December 17, 2022: The thick morning crescent is near Porrima in Virgo this morning. A nighttime display of the five bright planets begins to form.
by Jeffrey L. Hunt
Chicago, IL: Sunrise, 7:13 a.m. CST; Sunset, 4:21 p.m. CST. Check local sources for sunrise and sunset times for your location.
Transit time of Jupiter’s Great Red Spot, when it is in the center of the planet in the southern hemisphere: 2:50 UT, 12:45 UT, 22:41 UT. Convert the time to your time zone. In the US, subtract five hours for EST, six hours for CST, etc. Use a telescope to see the place. The hours are from Sky & Telescope magazine.
It’s the 50e anniversary of the last Apollo lunar mission – Apollo 17. On December 17, 1972, on his way back to Earth, Ronald Evans left the command module for a 65-minute excursion to retrieve film cartridges and data films of the experiment bay in the service module.
Here is today’s planetary forecast:
An hour before sunrise, the thick crescent moon, 39% illuminated, is about halfway up south-southeast and 1.5° to the right of Porrima, also known as Gamma Virginias. The moon covers or occults the star for skywatchers in Hawaii, as of 3:30 a.m. HST. This is the last lunar occultation of a bright star of the year.
At the waning crescent phase, the moon begins to show the earth’s glow, sunlight reflecting off Earth’s oceans, clouds, and land. This light gently illuminates the lunar night. A binocular or spotting scope makes the view clearer. A tripod-mounted camera with a short exposure captures the scene.
The morning sky is devoid of bright planets, although Mars is barely above the western horizon at this time. The view of the solar system turns to the evening sky, where a five-planet display begins to form shortly after sunset.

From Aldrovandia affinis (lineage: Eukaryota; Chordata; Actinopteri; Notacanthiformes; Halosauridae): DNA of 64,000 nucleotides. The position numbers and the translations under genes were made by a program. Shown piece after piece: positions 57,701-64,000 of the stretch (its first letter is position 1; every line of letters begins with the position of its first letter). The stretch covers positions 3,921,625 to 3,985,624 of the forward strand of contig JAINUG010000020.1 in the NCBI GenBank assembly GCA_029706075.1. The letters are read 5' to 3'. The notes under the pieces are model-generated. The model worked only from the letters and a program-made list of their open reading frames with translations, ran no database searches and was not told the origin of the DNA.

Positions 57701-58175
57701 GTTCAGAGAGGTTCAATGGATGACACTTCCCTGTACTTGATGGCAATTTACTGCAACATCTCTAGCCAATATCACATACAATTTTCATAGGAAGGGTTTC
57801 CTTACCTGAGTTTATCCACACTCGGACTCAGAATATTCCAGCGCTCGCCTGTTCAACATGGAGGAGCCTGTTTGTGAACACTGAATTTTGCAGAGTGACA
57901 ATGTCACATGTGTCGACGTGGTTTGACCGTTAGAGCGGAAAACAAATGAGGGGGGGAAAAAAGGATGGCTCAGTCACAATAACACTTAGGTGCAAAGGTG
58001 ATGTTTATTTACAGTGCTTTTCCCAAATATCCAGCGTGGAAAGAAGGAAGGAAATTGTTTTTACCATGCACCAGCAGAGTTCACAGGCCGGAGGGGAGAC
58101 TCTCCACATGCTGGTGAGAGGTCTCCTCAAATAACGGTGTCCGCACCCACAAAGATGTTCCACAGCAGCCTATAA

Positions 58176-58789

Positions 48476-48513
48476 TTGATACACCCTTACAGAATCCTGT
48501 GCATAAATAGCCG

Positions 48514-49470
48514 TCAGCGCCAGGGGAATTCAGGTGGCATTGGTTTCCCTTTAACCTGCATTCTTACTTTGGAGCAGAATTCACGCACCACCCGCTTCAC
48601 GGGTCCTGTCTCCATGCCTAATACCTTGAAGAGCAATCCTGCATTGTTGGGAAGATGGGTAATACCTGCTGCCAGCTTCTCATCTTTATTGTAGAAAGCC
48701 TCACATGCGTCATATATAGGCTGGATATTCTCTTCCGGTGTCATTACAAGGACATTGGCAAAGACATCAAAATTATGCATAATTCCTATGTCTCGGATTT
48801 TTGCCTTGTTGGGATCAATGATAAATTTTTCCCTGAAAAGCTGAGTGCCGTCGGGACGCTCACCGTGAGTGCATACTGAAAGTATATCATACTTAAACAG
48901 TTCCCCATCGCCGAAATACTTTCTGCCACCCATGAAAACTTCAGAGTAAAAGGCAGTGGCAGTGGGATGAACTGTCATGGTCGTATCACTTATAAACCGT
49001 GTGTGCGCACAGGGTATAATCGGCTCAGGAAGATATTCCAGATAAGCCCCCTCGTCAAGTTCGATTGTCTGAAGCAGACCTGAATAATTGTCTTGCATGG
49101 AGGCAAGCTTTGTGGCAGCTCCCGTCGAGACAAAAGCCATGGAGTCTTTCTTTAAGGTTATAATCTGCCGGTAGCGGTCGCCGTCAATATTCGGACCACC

Mars and Venus are always a challenge. Thirty minutes after sunset, Venus is less than 5° southwest, about 8° to the right of the southwest point. At this time, the planet is likely visible without the optical assistance of binoculars, but assistance may be needed to initially locate the planet.
Mercury is 5.9° upper left of Venus. Both fit into a binocular field of view. Can you see Mercury without binoculars.
Mercury reaches its greatest angular separation from the sun on the 21stst. From 24e, the crescent moon enters the scene. Both planets and the crescent moon are low in the western sky 45 minutes after sunset. If you haven’t spotted Venus, start looking for a place with a clear horizon to the southwest, so you can search for all five planets simultaneously for about four evenings. After that, Mercury is still present, but its brightness begins to fade rapidly.
Skywatchers at more southern latitudes have a better view of both planets, higher in the sky and worlds can be found a little later in slightly darker skies
At this time interval after sunset, Saturn is not visible at about 35° upper left of Mercury.
The Ringed Wonder is easily visible an hour after sunset. It is about a third of the height in the south-southwest. It moves east against the stars of eastern Capricorn. Tonight, Saturn is 1.6° from Nashira. The planet passes 1.3° from the star on the evenings of the 27e and 28e. Follow the path of the planet every clear evening with a binocular.
Bright Jupiter is nearly 40° upper left of Saturn. It is the brightest star in the sky tonight, especially after Venus sets. Being further east and away from the glare of early evening western twilight, Jupiter is likely visible when looking for Venus and Mercury.
Jupiter is moving east against a dark star field in Pisces, much darker than those in Saturn’s celestial position tonight.
Mars, also likely visible low to the east-northeast when Mercury and Venus are visible, is a little higher in the sky an hour after sunset. The planet is 8.4° upper left of Aldebaran, the brightest star in Taurus.
The Red Planet continues to retrograde ahead of Taurus. He returns to Aldebaran on the 26the and completes his demotion on January 12. Mars passes Aldebaran for the third and final conjunction on January 30e.
For the next 90 minutes or so, the three bright outer planets are easy to see simultaneously as they move further west. Look for them before Saturn disappears behind obstacles to the southwest.
Tomorrow morning, Mars could be visible very close to the horizon to the west-northwest. For practical observations, it disappeared into the thicker layers of the atmosphere near the horizon.
Meanwhile, the crescent moon is near the star Spica about an hour before daybreak.
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